045: The Temple; Doctrine & Covenants and Church History 18

“Establish … a House of God”

Is there any aspect of Mormonism more simultaneously distinctive to outsiders, emphasized to insiders, yet misunderstood by pretty much everyone as the temple? These majestic edifices represent the pinnacle of Mormon worship and represent great sacrifice. Service at the temple involves high ritual and embodied worship to a degree unknown elsewhere in the faith. Yet far too often, members don’t feel empowered and illuminated in this House of God. The goal of this episode is to help listeners improve their relationship with the temple.

In this episode we will discuss:

  • The role of the temple in the contemporary Church
  • What it means to us
  • How we talk about it
  • Temples in church history
  • Temples in the ancient world
  • Temples in the Bible
  • Thoughts on how we can make our relationship with the temple more meaningful and valuable

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Student ReadingDoctrine and Covenants 95; 109; 110; Our Heritage, pages 33–36; D&C 88:119; D&C 97:15–16; D&C 101:22; D&C 124:39

Additional Teacher Reading2 Nephi 5:16; Mosiah 1:10; 2:1; 3 Nephi 11:1; Malachi 4:5–6; D&C 97:15–17  Acts 2:1–4 Abraham 2:9–11; D&C 138:53–56

 

Look forward to coverage of points such as temple clothing, Adam and Eve, and the symbolism of the Plan of Salvation in the temple, as well as a discussion of how the experience may differ for men and women.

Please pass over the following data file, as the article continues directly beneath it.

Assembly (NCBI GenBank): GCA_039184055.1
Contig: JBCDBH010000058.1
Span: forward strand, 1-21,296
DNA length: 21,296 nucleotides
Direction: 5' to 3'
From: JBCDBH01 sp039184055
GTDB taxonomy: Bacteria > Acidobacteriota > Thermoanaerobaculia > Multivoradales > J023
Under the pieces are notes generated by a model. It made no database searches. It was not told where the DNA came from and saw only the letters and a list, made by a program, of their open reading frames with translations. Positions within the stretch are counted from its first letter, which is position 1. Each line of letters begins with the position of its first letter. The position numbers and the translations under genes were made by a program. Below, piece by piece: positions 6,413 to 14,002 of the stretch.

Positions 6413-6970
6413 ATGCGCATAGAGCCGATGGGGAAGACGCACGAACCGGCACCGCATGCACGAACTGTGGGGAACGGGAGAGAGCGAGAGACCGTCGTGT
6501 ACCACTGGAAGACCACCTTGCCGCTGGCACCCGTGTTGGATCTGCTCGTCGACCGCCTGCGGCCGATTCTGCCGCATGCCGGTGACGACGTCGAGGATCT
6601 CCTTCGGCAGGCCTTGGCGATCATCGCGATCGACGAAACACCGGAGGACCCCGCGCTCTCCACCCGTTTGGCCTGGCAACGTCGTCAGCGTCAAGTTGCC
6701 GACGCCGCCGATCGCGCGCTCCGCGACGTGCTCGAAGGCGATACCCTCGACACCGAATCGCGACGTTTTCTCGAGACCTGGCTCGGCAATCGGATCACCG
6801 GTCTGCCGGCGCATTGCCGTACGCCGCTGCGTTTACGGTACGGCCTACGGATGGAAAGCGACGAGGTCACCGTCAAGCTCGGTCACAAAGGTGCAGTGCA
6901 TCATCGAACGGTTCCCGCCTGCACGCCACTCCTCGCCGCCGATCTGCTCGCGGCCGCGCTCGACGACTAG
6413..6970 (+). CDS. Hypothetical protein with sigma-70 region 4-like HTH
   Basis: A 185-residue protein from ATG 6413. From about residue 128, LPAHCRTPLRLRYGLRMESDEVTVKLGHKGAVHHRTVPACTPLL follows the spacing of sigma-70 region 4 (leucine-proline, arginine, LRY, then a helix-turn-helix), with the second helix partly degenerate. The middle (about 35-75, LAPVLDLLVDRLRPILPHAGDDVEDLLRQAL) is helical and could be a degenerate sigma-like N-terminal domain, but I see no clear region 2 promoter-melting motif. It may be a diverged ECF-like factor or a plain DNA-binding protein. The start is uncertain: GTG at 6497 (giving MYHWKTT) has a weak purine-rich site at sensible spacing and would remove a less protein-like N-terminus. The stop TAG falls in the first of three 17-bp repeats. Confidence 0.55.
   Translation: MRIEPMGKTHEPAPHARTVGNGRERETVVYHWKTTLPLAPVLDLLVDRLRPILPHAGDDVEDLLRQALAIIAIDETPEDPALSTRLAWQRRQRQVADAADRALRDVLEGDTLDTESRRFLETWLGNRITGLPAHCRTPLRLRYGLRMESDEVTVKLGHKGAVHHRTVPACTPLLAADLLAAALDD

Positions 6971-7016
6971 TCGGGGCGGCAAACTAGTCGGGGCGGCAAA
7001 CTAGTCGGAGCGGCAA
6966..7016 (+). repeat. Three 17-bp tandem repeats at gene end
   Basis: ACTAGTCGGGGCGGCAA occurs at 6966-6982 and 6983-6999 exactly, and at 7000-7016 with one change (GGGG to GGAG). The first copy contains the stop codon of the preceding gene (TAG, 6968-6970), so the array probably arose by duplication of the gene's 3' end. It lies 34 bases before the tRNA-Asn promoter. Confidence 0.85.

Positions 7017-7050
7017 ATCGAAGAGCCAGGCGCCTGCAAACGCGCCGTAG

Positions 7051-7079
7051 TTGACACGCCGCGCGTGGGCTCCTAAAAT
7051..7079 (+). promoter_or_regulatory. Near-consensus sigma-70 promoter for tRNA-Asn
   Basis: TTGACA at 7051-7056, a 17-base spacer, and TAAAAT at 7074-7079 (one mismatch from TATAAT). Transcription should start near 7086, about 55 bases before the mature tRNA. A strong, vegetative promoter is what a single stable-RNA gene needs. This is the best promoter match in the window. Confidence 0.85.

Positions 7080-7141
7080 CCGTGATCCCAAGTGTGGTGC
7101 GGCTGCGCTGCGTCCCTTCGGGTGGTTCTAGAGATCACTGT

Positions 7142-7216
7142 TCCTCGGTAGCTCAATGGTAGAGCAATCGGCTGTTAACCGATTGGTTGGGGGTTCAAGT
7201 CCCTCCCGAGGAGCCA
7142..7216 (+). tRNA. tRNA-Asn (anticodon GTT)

Please post your comments and questions here, in the facebook group, or email them to me at MormonSundaySchool at gmail.

You can access my Lesson Notes here

You can access my Reading Notes here

Suggested Resources

 

Many thanks to Devin Roth for the beautiful bumper music. Check out his arrangement of hymns and other work at DevinRothMusic!

Thanks to James Estrada of Oak Street Audio for his amazingly quick post production. If he gets any faster, he will be editing before I record!

15 Responses to “045: The Temple; Doctrine & Covenants and Church History 18”

  1. Bob Sonntag Says:

    Jessica and Bonnie, I had wondered about the language in the Temple ceremony, but as a man I hadn’t felt the need to dig deeper. Your eloquence and vulnerability made your experiences very present for me, and sent me into study and reflection all week. The study has been very fruitful for me, and for that I thank you! As you and the other panelists shared your experiences I felt great love for you. I respect your experiences. I believe they are valid and that you pose wonderful questions. Jessica I believe you were sharing the mind of God when you proposed the following prelude to the endowment: “God loves everybody and if you’re interpreting these symbols in a non-egalitarian way, try again.”

    In the interest of “trying again,” I want to offer the results of my studying and pondering about this. I’ll offer context first, then I’ll respond more specifically to your comments. If you read, take from it only what the Spirit confirms.

    Part 1: First, I want to explain the context of temple belief from which I write. I’ll be open in writing about Temple things, but not break any covenants: